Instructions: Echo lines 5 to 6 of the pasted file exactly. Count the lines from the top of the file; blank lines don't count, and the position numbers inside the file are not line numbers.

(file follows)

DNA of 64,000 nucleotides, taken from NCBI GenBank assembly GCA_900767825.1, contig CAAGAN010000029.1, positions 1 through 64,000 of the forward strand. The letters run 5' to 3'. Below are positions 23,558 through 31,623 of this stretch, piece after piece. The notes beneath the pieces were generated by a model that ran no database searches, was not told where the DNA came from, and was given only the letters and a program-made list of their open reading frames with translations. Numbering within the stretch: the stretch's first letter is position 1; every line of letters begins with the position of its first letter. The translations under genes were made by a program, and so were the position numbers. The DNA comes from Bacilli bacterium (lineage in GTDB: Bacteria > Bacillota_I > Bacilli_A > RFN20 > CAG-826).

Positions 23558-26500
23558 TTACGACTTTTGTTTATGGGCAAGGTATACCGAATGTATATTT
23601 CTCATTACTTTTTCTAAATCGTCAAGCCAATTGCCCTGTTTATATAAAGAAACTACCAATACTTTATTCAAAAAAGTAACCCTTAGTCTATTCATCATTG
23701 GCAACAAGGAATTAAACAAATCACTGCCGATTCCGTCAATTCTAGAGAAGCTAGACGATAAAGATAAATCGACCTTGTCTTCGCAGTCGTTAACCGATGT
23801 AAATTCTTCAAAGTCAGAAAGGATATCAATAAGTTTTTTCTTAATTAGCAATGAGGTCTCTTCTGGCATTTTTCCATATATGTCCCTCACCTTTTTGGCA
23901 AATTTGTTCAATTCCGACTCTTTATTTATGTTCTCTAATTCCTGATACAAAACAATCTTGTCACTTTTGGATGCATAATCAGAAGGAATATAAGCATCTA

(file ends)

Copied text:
23701 GCAACAAGGAATTAAACAAATCACTGCCGATTCCGTCAATTCTAGAGAAGCTAGACGATAAAGATAAATCGACCTTGTCTTCGCAGTCGTTAACCGATGT
23801 AAATTCTTCAAAGTCAGAAAGGATATCAATAAGTTTTTTCTTAATTAGCAATGAGGTCTCTTCTGGCATTTTTCCATATATGTCCCTCACCTTTTTGGCA